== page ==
Case Studies: Chapter 5 – M6 Optimizes Site Speed

Case study: M6 speeds up Web performance and conversions.

M6, also known as Métropole Television, is the third most-watched television network in the French-speaking world.

Alexandre Theriot, the SEO architect, explained in a blog post on how he has been using Web Performance Monitoring to manage and optimize performance for various properties owned by m6. The bounce rate dropped by 25%, and the conversion rate increased by 12% along the way.

Typical for publishers, most of the sites that M6 manages have a business model based on monetizing pageviews with ad space. That requires adding many third-party scripts to register, analyze, and customize browsing for internet users. So, like many publishers, M6 is forced to add a lot of third-party JavaScript to their pages.

As Alexandre shared, on average, M6 pages will make 600 requests, weigh between 2 and 6MB, and have a fully loaded time of 20 to 45 seconds. As a result, JavaScript often represents more than 60% of the total weight of their pages. In addition to being a big consumer of requests and bandwidth, it’s also a big consumer of CPU on users’ mobile devices and growing frustration for their users that expect fast performance.

So, Alexandre and the team tried to tune the pages for speed as much as possible by implementing best practice improvements recommended by their web performance monitoring tool.  

“Without necessarily drawing up an exhaustive list of our actions, we applied these basic rules to the site:

  • Removal of unused assets, inline JavaScript and CSS elements;

  • Code coverage analysis to isolate code modules for major templates;

  • JavaScript minification;

  • Image compression and resizing;

  • Critical CSS inlining to optimize the first page display;

  • Lazy-loading of secondary images;

  • Removal of CSS background-images;

  • Optimization of usage of fonts;

  • Compression with Gzip / Deflate;

  • and Domain Sharding.

As these are mostly cosmetic items, we implemented them rather quickly. We then assessed our progress by analyzing the Speed Index in the Web Performance Monitoring tool. From the beginning, we set ourselves to drop under the 1000 mark on desktop computers.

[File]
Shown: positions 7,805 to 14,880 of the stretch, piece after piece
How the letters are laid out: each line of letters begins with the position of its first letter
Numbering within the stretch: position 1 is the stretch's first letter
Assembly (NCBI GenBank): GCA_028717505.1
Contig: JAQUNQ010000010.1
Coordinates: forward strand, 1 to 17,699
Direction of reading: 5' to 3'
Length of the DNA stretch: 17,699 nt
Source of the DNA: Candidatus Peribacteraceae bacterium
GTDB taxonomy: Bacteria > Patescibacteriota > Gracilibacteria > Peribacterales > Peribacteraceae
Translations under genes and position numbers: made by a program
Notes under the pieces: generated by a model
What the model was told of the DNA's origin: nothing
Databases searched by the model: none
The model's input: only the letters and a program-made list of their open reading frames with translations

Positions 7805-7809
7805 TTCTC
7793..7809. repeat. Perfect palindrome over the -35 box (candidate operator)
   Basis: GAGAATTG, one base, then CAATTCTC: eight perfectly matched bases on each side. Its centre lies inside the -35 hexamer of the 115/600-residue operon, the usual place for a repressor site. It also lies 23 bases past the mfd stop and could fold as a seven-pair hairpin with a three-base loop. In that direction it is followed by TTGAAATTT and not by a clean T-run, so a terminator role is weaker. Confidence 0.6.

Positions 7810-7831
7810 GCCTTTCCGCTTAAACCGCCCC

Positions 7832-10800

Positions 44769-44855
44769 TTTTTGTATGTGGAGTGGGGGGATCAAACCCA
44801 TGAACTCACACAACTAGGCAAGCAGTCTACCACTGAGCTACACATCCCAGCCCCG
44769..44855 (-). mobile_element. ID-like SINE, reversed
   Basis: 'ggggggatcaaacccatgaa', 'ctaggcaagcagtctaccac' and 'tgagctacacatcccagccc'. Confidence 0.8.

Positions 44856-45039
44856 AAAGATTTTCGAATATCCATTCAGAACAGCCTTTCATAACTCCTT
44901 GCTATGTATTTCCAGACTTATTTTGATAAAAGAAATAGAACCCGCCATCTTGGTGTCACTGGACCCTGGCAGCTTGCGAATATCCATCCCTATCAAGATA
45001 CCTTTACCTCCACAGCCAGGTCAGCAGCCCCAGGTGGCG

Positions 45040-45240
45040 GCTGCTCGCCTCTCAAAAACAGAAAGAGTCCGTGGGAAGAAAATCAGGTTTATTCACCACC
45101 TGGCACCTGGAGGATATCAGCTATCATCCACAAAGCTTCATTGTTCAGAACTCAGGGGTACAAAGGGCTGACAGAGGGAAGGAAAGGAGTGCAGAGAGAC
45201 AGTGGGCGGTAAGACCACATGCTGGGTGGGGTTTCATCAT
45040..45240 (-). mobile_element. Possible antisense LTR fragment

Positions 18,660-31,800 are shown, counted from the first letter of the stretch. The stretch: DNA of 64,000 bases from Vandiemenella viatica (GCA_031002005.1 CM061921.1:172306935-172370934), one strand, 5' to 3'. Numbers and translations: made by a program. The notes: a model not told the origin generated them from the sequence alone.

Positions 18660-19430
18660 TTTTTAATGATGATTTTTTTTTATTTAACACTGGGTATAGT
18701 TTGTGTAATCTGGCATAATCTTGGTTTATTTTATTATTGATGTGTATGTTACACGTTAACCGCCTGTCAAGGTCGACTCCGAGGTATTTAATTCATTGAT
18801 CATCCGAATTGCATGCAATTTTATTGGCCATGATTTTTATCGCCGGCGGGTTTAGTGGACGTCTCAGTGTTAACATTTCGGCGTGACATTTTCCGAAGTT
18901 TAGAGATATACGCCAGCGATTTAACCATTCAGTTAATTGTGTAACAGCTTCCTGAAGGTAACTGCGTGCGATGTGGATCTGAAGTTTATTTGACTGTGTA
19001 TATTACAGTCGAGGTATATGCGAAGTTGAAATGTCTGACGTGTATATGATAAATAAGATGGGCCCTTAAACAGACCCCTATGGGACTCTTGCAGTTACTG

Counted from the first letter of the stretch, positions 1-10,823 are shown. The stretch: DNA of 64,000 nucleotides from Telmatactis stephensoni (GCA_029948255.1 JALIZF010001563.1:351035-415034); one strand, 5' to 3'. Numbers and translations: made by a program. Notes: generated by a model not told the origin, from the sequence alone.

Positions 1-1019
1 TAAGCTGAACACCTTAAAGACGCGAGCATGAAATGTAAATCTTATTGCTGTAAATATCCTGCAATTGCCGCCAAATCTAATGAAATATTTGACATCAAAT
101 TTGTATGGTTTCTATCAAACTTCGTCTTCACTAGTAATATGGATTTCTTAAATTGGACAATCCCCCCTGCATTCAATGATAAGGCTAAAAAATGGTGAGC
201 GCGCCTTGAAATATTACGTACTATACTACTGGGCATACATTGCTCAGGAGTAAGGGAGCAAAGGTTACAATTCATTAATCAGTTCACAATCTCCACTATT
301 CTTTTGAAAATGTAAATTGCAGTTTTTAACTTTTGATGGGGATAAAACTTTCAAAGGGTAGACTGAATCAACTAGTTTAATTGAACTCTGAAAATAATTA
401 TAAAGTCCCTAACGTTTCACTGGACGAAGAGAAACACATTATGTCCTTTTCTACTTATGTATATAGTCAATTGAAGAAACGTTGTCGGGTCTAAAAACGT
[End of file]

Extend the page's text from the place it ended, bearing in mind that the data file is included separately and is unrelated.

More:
A goal we’ve reached quickly.


Image: Speed improvement at M6 after optimizing the page code (left, June 2018 vs. right September 2017)




Step 4: Improve and balance your content strategy

When you’ve taken advantage of all the low hanging fruit for technical improvements, it becomes time to validate whether the content strategy on your landing page can also be improved.

Of course, you can’t just strip down the page to look like a website from 1995 to make it as fast as possible. So, the key questions to ask here are the following:


  • What content elements are engaging and persuasive should we keep vs. which other content elements are frequently ignored by users, and we should eliminate them to lighten the page load?

  • How can we help more users find the most engaging and persuasive content elements on their own so that we can eliminate pushy banners and page takeovers that negatively impact the Core Web Vitals metric for Cumulative Layout Shift?  The better we tune our content strategy, the less we need to resort to pushy modal windows, page takeovers, and interrupts.

C-SUITE cheat sheet for Core Web Vitals optimization

In summary, see the C-SUITE cheat sheet to help you approach Core Web Vitals optimization with the help of web performance monitoring.